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Cochlear Implant Surgery


Cochlear implant surgery is used to place a cochlear implant in one or both ears. A cochlear implant is an electronic device that helps improve hearing in people who have severe hearing loss. A cochlear implant will not restore normal hearing, but it may help you better understand speech and lip movements. Have any ear pain or redness checked right away. You may have an ear infection that needs immediate care.


Seek care immediately if:

  • Clear fluid leaks from your ear or nose.
  • Your face is numb, or you cannot move parts of your face.
  • You have a severe headache.
  • Your neck feels painful or stiff.

Contact your healthcare provider if:

  • You have pain and redness in your ear.
  • You have a fever, chills, and feel weak and achy.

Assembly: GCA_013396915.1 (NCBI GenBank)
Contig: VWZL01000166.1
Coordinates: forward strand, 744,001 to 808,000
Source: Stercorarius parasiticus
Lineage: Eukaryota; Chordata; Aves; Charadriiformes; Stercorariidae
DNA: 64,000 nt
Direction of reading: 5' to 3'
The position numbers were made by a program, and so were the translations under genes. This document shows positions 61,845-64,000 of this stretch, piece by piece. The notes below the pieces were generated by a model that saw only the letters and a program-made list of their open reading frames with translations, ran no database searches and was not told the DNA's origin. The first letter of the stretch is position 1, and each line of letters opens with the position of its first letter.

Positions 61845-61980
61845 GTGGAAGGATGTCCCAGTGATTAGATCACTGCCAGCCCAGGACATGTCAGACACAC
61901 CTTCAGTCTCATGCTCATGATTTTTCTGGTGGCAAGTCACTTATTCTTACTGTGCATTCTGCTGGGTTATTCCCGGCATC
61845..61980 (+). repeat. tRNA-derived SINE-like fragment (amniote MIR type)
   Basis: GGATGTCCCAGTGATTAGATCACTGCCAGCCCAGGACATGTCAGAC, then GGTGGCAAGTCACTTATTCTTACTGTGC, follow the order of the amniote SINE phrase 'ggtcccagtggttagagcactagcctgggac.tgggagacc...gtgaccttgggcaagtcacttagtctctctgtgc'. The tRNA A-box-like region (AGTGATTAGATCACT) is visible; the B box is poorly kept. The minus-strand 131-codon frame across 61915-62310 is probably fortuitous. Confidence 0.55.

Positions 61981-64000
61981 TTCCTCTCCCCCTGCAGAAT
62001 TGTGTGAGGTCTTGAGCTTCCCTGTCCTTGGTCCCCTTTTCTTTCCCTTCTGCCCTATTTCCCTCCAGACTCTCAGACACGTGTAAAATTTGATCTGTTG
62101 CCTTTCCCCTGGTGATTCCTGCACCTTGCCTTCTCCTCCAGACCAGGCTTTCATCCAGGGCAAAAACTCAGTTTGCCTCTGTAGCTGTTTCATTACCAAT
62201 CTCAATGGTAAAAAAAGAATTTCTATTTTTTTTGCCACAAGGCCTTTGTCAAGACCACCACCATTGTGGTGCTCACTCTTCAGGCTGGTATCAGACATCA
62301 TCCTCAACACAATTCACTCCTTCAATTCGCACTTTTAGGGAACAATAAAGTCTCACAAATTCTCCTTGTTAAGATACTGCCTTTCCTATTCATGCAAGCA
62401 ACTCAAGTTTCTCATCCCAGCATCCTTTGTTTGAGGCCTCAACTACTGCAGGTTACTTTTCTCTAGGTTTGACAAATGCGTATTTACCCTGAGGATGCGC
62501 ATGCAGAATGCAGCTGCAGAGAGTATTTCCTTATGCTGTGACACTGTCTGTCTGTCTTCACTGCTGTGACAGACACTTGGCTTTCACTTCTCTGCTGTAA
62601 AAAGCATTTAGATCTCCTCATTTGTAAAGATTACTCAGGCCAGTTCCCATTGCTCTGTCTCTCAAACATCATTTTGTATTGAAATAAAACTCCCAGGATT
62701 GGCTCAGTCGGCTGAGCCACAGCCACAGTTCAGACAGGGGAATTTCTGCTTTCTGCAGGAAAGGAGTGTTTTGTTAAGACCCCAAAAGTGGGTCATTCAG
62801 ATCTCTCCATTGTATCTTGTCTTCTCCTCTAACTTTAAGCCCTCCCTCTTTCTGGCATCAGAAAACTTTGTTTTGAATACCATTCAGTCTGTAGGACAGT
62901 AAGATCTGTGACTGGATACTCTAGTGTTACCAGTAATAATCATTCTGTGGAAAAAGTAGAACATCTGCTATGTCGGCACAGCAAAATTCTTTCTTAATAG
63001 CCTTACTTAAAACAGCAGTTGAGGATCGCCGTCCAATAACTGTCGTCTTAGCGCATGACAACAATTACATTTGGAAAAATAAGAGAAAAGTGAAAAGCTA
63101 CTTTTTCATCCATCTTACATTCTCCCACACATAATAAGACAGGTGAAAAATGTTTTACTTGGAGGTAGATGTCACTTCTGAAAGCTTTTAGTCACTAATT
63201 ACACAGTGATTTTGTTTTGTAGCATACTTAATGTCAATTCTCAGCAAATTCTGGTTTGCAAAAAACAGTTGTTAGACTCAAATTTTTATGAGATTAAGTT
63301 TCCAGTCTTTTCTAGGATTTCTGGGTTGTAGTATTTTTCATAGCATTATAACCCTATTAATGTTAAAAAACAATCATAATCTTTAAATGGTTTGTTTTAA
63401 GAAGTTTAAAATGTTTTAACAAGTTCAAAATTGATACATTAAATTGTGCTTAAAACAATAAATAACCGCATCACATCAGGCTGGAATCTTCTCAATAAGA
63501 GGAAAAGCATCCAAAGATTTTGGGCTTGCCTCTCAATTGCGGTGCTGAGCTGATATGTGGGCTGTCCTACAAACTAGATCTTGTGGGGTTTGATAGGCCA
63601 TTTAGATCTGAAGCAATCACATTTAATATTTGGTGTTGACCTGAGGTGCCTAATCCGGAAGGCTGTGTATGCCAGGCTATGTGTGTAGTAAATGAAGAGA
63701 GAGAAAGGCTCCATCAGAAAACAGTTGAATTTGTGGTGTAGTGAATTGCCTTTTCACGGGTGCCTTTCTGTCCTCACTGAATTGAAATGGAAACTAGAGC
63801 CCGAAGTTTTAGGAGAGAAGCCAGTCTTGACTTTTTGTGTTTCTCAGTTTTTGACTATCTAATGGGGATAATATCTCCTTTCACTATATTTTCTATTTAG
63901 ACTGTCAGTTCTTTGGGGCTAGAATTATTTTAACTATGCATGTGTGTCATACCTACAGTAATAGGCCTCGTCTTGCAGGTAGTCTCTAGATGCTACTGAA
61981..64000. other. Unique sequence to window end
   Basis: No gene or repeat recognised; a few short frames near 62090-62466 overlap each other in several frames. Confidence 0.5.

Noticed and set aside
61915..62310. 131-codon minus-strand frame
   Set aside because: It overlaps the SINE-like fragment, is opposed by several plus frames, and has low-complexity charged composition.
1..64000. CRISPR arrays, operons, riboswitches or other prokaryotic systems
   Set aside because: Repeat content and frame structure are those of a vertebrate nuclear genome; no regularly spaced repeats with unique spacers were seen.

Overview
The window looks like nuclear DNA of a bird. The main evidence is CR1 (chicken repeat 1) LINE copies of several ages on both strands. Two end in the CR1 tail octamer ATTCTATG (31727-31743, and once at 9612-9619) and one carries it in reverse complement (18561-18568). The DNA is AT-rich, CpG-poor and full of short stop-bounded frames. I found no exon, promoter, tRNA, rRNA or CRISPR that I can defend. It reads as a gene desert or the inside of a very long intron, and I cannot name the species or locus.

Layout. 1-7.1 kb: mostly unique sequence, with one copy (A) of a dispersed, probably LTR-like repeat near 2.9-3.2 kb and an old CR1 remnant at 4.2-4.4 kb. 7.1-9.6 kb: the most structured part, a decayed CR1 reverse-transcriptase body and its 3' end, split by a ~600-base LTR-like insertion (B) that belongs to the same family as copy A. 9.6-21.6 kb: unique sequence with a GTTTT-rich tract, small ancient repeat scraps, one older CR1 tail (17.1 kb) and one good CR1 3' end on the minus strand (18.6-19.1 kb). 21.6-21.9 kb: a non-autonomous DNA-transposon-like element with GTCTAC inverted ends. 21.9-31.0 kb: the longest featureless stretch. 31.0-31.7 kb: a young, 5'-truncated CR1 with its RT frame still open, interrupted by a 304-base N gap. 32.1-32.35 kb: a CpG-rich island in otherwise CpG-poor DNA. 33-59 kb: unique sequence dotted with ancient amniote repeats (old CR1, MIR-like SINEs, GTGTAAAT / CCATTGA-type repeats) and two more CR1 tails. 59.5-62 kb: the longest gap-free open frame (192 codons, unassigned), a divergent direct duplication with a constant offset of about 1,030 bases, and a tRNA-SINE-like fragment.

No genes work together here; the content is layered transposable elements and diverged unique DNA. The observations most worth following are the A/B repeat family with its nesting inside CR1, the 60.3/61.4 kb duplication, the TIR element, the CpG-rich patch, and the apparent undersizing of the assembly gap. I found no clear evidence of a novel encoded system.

• Your wound is red, swollen, or draining pus.
  • You feel dizzy or have nausea, or you are vomiting.
  • You feel more sleepy than usual.
  • You have questions or concerns about your condition or care.

Wound care:

Carefully wash the wound with soap and water. Dry the area and put on a new, clean bandage as directed. Change your bandages when they get wet or dirty.


A cochlear implant increases your risk of meningitis. You will need a pneumococcal vaccine. Ask which vaccine is right for you and when you should receive it.

Speech therapy:

You will go to training to learn how to listen and understand sounds using the cochlear implant. If you were born deaf, you will have to learn to understand what the sounds mean. An auditory or speech therapist will help you. The therapist can also help you speak clearly. You may have lost your hearing at an older age. Therapy can help you interpret sounds coming from the cochlear implant.

Follow up with your surgeon or ear, nose, and throat specialist as directed:

You may need to return to have your stitches removed. You will also learn how to care for your cochlear implant. You will need regular checkups to make sure your cochlear implant works properly. Write down your questions so you remember to ask them during your visits.

Further information

Always consult your healthcare provider to ensure the information displayed on this page applies to your personal circumstances.